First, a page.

This post continues my theme of drawing wisdom from Ursula Le Guin’s Orsinian Tales. You can check out some of my previous posts for a more detailed summary of the book or the Wikipedia page.
The story I have come to as the subject of this posts is one of my favorite in the book. It is one that I felt bolstered up with joy and exhilaration after reading. It is one I completely remembered though I first read it a while ago now, and yet I still reread it to write this post.
I wanted to experience it again.
The story is called An die Muzik, I just want to attempt to summarize it here and perhaps I’ll write another post later in order to dive into the details.
We enter the story through the eyes of a man named Otto.
Otto’s wife is a successful singer and Otto has some influence in the world of music in Eastern Europe, it is 1938. Otto does important things and sees important people. Otto arranges success in the field of music for his wife, and sometimes for others. Otto can hardly be bothered to give attention to all the little people who think they have talent and want him to help them. We are introduced to a man named Mr. Gaye. We see Gaye through Otto’s eyes. Le Guin describes Gaye as “shabby” three times in the story. Gaye has come to show Otto his music.
What unfolds in Otto’s office is masterfully depicted by Le Guin. Reading it, even remembering it to write this, feels like experiencing music and dance; it feels like experiencing a swirl of magic.
Otto begins to read Mr. Gaye’s work, a Mass, and is struck by it. Initially he resists an urge to ask questions. Initially he resists the urge to play parts of it on his office piano. But Otto is a man familiar with music, and he cannot help but hear it in his mind as he reads it. He hears the trombones and the chorus and the piano. Even as he assesses Gaye’s economic status based on the worn out condition of his shoes, he hears a tenor singing over the instruments. He finds himself tapping his finger to the music he hears. He erupts with questions and praise. He attempts to play it then has Gaye play it. They play it several times. Otto is staggered by the sheer creative genius.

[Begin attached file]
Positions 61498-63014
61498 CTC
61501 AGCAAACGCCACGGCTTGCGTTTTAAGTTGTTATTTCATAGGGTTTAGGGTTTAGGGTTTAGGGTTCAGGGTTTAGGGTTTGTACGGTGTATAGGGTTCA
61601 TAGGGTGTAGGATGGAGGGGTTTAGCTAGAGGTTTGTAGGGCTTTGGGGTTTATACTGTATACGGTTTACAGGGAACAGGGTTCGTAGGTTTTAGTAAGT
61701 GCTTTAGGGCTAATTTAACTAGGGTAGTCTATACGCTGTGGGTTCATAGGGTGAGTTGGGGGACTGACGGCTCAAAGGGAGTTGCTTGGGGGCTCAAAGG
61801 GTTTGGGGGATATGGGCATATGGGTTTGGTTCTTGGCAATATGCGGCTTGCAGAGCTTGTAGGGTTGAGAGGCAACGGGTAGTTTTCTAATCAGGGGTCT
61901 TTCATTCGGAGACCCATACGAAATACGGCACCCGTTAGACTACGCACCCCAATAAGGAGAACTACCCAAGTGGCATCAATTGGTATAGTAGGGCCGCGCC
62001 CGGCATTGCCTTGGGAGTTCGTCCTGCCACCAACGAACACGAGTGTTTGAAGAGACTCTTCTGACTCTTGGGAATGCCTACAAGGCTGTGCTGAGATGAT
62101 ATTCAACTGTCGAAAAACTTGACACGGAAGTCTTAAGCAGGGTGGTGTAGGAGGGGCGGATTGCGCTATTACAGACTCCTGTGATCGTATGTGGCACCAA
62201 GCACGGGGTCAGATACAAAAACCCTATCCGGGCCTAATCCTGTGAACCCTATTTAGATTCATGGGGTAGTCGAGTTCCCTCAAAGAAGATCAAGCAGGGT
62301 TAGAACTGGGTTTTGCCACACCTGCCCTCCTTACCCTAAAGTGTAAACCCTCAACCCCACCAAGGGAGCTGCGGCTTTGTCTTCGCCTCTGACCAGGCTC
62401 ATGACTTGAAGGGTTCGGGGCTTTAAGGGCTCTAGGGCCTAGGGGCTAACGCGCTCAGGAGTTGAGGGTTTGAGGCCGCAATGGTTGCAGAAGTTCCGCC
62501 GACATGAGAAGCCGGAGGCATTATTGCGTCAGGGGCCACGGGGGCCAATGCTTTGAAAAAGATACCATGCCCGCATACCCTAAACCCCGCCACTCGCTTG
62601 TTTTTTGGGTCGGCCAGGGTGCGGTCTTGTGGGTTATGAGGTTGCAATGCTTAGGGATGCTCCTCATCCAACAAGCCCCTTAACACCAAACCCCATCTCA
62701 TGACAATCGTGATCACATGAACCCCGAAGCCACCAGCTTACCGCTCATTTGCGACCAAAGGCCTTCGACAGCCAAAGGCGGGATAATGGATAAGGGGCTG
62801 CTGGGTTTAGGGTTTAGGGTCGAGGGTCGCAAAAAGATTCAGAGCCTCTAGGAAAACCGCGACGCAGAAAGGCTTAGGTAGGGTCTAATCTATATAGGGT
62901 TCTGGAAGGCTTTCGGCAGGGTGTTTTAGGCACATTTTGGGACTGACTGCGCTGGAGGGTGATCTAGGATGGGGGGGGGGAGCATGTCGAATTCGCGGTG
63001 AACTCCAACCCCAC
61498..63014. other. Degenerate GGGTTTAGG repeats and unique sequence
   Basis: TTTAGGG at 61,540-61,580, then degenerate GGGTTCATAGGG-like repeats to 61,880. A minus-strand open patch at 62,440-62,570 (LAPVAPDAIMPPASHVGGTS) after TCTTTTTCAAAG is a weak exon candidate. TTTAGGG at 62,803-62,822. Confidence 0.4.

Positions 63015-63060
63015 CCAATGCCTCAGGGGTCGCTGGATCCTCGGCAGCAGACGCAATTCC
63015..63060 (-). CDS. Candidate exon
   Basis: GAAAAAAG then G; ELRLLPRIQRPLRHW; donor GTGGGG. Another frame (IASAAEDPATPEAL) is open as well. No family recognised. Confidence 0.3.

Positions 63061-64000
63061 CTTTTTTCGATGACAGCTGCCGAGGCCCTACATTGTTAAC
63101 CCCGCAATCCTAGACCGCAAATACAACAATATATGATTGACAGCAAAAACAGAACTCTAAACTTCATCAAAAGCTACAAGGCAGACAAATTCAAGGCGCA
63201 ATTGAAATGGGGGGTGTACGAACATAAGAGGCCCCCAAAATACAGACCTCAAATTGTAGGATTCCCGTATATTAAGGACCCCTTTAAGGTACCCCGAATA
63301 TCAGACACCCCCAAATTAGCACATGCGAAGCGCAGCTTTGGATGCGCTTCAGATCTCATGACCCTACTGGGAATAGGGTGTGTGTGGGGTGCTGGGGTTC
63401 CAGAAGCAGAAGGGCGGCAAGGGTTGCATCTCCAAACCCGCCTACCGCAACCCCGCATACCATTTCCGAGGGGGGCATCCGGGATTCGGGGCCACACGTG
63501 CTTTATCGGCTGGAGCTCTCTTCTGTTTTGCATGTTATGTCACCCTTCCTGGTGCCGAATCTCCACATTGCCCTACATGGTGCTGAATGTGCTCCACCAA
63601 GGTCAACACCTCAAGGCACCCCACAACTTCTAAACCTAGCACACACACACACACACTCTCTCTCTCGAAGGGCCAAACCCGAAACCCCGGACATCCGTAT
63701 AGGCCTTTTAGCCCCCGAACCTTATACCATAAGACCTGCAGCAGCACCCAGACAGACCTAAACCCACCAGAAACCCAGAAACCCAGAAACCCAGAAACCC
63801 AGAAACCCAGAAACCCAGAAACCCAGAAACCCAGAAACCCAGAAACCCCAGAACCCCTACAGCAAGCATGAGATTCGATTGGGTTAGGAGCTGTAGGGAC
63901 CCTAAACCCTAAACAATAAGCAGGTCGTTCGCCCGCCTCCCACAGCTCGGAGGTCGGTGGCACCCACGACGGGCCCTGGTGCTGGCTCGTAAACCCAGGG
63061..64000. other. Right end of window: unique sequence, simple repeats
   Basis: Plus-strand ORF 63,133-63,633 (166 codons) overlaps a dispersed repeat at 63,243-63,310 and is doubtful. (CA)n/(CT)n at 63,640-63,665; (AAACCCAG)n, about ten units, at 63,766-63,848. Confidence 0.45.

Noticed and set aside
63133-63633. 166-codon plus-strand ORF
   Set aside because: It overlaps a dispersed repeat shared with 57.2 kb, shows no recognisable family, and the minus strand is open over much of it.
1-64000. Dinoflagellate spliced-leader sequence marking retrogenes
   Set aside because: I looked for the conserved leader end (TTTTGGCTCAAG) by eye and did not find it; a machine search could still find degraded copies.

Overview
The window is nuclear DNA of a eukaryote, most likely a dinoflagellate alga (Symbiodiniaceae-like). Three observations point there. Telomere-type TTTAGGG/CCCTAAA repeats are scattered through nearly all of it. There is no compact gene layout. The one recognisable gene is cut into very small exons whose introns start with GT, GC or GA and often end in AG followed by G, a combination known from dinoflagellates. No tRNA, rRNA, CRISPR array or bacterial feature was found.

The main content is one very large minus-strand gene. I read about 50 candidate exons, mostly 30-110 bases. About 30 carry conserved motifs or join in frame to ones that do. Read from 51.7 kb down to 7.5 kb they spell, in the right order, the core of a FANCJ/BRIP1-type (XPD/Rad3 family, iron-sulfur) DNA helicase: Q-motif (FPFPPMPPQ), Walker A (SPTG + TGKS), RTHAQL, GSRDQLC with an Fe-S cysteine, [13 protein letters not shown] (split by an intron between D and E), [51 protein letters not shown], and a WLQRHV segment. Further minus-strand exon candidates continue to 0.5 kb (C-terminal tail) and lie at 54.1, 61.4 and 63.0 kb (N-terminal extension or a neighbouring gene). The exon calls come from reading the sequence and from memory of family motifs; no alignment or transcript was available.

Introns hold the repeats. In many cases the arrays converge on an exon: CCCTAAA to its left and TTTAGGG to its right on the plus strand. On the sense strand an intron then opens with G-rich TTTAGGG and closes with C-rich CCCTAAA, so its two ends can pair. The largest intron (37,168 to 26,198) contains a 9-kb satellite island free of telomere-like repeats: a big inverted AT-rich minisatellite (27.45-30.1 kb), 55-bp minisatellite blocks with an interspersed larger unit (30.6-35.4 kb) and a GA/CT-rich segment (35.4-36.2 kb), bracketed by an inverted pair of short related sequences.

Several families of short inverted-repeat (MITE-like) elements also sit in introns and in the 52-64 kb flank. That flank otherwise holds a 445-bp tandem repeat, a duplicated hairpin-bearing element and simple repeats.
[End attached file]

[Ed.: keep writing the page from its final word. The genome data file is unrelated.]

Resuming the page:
Then the cold truth of Mr. Gaye’s circumstances enters into the story. He has a sick, bedridden mother. He has a wife. He has three children. He works as a clerk in a factory. He has spends evenings teaching piano in exchange for time in the practice rooms at the school to do his own work. He has spent almost ten years putting together the five unfinished pieces he presented to Otto.
Otto suggests that Mr. Gay shirk his responsibilities so that he might write music more regularly.
Gaye says he could not do that.
Otto attempts to reason with him to write shorter songs to make money.
Gaye said he must write what is inside him.
Gaye is trapped by his social status, by his economic status, by the political climate, and even his family obligations.
And yet, he has his talent. He has his music.
He is a man who, at his core, is a talented artist, a creator. He is a man who, by his practical circumstances, is a poor clerk.
When Gaye leaves, Otto leaves him with practical remarks.
The world is heading into another Great War, what good is music?
Music won’t save people and people don’t seem to want it anymore.
Music does no harm, but it doesn’t do enough good.
We leave the story through the eyes of Gaye, Le Guin takes the reader home with him. He speaks to his children and helps his wife in the house and tries to write music, just as he normally would every evening.
But in his soul he is strong and free because another man recognized and affirmed his genius.
Another man acknowledged that he is a musician.
As he attempts to make progress on his music he reflects on the practical remarks Otto had given him. Here is the closing of the story:
Music will not save us, Otto Egorin had said. Not you, or me, or her, the big golden-voiced woman who had no children and wanted none; not Lehmann who sang the song; not Schubert who had written it and was a hundred years dead. What good is music? None, Gaye thought, and that is the point. To the world and its states and armies and factories and leaders, music says, “You are irrelevant”; and, arrogant and gentle as a god, to the suffering man it says only, “Listen.” For being saved is not the point. Music saves nothing. Merciful, uncaring, it denies and breaks down all the shelters, the houses men build for themselves, that they may see the sky.
A theme in Le Guin’s writing is the idea that something rises above the dreariness and gives hope, gives freedom.
In Earthsea the dragons are neither good nor bad, they simply are. They are above the dealings of man.
In the first Orsinian Tale freedom is found by observing fountains in a park.
Here Gaye finds freedom in music, music is what allows men to see the sky through the drudgery of their lives.
What makes the pain and monotony and annoyances and structures and heartaches of your life irrelevant?
What lets you see the sky?